Burke's Law was the first hit for the late Aaron Spelling as a producer, and it was a series that the "A" list celebrities of the day begged to be on. (Examples: Frank Sinatra's cameo in "Who Killed Wade Walker?" Sammy Davis Jr.'s brief dancing appearance in "Who Killed Alex Debbs?") Each episode began with a murder, followed by a phone call to Captain Amos Burke (who was usually entertaining a beautiful woman) and a dash to the scene of the crime in his Rolls Royce. Each episode was titled "Who Killed (the name of the murder victim)?"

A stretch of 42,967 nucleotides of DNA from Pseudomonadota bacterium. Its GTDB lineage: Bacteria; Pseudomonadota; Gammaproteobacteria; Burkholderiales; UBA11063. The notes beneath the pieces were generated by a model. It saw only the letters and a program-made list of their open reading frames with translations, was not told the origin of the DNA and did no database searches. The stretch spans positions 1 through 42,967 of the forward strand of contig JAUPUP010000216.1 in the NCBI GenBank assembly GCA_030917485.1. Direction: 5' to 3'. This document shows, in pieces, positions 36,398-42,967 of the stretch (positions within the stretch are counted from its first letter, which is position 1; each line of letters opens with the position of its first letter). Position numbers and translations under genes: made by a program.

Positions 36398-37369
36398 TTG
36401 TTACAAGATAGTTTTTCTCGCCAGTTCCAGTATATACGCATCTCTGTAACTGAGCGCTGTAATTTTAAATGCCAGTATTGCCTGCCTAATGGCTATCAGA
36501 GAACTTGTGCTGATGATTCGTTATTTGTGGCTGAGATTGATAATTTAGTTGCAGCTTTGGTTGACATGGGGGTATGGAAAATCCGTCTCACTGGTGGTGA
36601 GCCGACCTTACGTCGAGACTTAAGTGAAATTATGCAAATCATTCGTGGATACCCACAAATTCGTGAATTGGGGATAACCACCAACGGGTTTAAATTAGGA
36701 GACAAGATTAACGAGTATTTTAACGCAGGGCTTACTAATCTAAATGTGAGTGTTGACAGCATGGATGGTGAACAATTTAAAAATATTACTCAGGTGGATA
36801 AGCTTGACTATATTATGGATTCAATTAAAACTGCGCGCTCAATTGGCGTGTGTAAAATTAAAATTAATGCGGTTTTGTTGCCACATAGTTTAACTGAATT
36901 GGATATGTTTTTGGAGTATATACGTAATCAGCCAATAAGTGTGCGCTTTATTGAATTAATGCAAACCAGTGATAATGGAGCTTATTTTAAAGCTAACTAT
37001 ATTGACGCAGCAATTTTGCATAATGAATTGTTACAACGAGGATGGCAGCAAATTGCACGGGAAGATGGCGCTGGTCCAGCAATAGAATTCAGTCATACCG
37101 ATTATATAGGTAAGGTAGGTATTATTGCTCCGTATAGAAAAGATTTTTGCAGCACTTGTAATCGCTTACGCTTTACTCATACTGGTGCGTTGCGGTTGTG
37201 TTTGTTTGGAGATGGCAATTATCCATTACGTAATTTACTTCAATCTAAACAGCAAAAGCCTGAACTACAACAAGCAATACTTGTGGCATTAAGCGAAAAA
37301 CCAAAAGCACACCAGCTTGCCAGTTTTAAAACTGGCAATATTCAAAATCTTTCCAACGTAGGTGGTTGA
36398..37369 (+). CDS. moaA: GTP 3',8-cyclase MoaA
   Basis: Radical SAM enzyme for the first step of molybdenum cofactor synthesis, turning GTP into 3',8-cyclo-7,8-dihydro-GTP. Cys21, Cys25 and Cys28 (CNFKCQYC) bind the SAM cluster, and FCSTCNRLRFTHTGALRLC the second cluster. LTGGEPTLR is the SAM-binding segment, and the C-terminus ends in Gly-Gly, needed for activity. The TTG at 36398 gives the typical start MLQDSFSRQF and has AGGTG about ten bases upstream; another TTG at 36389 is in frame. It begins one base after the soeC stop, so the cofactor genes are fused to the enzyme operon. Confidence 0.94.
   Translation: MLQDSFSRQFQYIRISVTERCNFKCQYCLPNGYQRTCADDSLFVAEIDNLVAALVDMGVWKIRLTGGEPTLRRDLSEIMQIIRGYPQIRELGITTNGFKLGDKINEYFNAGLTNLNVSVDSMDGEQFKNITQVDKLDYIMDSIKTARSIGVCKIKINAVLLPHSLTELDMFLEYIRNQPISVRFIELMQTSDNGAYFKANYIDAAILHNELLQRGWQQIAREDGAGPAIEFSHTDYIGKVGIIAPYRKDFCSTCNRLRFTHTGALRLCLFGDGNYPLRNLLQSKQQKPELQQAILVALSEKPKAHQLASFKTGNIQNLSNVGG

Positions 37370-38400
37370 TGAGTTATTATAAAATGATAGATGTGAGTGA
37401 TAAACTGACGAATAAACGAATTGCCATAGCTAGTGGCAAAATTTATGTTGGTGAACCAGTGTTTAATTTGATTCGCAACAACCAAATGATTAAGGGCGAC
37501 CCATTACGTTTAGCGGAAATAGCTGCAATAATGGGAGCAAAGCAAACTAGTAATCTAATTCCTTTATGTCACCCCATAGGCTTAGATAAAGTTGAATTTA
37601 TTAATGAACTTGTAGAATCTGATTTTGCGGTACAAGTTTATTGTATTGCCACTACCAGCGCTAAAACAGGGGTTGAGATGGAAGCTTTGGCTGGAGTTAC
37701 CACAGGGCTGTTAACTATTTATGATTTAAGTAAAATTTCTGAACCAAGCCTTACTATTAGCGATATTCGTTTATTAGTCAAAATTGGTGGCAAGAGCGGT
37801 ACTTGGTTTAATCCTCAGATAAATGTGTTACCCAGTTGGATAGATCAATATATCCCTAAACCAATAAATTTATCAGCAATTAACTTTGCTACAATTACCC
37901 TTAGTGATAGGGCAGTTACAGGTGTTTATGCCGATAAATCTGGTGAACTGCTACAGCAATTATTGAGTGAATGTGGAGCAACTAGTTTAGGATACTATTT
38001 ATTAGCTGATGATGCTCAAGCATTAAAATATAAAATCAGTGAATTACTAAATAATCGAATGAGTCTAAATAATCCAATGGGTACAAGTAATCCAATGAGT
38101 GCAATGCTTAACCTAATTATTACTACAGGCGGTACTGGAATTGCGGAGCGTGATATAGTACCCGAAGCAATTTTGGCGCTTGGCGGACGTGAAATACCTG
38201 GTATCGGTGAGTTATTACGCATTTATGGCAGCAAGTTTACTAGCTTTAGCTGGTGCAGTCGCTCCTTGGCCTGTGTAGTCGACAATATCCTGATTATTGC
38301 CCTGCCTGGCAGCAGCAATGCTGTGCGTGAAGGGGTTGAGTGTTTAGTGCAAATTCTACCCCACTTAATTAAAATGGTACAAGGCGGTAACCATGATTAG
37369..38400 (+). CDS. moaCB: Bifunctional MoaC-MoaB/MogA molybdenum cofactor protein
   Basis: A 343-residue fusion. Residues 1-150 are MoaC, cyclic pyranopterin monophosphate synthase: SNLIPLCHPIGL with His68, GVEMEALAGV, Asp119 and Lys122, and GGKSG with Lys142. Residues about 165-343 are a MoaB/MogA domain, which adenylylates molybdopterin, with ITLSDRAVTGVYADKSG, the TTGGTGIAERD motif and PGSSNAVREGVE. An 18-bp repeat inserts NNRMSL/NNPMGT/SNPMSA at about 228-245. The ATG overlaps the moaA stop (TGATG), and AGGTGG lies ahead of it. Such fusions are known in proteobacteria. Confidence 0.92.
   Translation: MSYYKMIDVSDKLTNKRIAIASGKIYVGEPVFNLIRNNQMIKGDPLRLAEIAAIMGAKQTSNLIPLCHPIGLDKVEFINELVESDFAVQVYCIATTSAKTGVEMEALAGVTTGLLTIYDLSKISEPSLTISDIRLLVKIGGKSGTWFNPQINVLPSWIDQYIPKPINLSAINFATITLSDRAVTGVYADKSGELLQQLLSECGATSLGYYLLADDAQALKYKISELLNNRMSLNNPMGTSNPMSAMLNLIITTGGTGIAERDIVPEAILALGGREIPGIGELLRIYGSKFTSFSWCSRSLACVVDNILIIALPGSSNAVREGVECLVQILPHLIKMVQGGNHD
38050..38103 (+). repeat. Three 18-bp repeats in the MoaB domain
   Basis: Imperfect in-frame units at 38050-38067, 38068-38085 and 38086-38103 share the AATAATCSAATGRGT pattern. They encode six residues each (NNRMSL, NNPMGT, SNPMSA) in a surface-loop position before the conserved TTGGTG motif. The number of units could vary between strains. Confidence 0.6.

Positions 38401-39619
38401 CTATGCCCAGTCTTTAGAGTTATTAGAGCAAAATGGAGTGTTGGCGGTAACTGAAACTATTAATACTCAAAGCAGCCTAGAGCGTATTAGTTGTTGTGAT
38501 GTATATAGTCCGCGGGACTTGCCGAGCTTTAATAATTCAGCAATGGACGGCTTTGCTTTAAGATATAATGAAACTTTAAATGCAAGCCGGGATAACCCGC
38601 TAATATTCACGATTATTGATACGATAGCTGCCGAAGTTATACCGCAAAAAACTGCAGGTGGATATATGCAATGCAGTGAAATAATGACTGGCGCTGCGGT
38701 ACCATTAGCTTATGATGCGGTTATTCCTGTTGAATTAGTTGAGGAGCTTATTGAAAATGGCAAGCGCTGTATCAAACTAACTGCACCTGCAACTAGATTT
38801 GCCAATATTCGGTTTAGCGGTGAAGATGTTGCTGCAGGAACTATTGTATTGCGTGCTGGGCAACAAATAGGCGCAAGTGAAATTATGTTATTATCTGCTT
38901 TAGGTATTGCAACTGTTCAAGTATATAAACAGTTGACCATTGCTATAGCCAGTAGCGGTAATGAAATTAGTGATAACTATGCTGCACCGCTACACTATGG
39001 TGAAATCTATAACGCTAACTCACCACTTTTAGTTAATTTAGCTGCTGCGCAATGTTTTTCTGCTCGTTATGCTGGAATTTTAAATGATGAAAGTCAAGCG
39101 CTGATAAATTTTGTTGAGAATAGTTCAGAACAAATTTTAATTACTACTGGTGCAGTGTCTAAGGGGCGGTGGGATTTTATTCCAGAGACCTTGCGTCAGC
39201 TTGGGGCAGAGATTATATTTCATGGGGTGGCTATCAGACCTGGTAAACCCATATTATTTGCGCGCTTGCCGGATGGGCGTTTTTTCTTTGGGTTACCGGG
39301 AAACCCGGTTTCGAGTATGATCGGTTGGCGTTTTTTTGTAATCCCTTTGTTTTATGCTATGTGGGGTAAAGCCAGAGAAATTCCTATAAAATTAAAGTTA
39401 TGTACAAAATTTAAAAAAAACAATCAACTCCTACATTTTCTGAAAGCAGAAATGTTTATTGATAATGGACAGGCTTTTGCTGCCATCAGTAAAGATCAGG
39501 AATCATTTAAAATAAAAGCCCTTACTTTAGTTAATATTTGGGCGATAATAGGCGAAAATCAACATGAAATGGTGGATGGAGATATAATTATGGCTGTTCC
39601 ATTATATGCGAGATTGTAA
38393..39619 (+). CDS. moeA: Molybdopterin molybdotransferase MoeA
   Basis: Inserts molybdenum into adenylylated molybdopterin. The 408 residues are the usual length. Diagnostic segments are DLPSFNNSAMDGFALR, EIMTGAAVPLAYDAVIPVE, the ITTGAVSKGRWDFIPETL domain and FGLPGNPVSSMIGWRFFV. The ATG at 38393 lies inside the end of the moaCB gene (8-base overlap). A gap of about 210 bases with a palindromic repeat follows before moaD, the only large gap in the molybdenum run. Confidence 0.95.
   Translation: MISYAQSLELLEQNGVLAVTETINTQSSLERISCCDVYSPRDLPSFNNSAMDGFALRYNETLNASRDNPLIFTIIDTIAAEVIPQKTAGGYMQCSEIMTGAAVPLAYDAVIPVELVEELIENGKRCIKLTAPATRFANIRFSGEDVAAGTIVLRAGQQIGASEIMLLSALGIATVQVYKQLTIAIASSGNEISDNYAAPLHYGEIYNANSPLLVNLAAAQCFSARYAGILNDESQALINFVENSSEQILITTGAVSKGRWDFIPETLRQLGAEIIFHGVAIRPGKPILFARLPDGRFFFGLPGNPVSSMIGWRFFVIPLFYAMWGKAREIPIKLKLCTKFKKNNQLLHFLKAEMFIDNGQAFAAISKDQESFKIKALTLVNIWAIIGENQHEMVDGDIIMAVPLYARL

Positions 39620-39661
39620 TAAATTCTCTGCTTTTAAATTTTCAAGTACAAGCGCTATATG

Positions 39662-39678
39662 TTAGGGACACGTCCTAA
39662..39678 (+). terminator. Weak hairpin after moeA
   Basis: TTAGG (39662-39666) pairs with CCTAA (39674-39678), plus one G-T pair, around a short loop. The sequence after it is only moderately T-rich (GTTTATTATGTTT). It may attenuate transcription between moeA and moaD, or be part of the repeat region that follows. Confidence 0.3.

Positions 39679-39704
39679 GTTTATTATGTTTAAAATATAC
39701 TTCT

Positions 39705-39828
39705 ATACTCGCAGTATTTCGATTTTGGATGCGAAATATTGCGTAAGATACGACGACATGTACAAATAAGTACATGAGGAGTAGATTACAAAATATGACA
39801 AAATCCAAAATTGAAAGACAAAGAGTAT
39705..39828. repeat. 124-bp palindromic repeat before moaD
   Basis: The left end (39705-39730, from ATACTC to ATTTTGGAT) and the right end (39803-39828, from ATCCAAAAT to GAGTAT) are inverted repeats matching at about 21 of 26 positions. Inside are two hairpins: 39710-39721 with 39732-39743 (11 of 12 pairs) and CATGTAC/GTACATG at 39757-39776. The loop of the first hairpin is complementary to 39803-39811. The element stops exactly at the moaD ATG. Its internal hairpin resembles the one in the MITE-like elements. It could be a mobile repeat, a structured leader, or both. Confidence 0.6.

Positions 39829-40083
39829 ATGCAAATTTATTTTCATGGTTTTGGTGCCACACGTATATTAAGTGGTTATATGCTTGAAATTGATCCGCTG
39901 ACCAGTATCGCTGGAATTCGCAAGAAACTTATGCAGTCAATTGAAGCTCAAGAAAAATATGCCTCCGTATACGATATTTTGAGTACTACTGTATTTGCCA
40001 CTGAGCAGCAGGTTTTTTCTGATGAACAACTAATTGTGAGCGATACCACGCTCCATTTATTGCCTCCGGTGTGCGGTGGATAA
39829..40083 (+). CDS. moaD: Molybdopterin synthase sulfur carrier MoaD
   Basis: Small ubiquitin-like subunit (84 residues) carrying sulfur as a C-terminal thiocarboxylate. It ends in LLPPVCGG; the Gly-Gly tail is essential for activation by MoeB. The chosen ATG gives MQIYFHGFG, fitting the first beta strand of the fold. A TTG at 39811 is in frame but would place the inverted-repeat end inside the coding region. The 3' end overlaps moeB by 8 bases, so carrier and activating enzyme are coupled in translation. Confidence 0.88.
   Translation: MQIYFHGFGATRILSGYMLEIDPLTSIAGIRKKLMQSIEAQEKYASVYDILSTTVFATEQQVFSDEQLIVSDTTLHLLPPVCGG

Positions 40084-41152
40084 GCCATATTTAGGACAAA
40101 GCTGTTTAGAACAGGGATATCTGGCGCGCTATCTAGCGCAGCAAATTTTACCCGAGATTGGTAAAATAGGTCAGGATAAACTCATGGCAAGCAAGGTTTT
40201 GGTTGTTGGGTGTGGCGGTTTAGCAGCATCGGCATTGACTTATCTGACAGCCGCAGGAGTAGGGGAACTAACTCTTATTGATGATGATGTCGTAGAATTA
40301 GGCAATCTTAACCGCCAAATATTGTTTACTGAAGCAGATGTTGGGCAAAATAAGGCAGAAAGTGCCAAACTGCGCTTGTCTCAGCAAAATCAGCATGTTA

So why was this so good? First, the acting. Gene Barry (Captain Burke) was superb in delivering one-liners with the straightest face. Gary Conway (who went on to star in Land of the Giants) played the hotshot young detective Tim Tilson, always trying to show off how much he'd learned in college. Then there was Leon Lontoc, who played Burke's chauffeur/butler, Henry. While sometimes restricted to the typical early 60s Oriental servant stereotype (think of the minimal use of Bruce Lee in The Green Hornet, which star Van Williams objected to and pressured the producers to rectify, resulting in the cancellation of the series after one year), Henry could also rip off some zingers. One of the most classic had Henry mumbling in his native language. When Burke asked for a translation, Henry huffed, "I said I never had this much trouble when I worked for the Green Hornet!"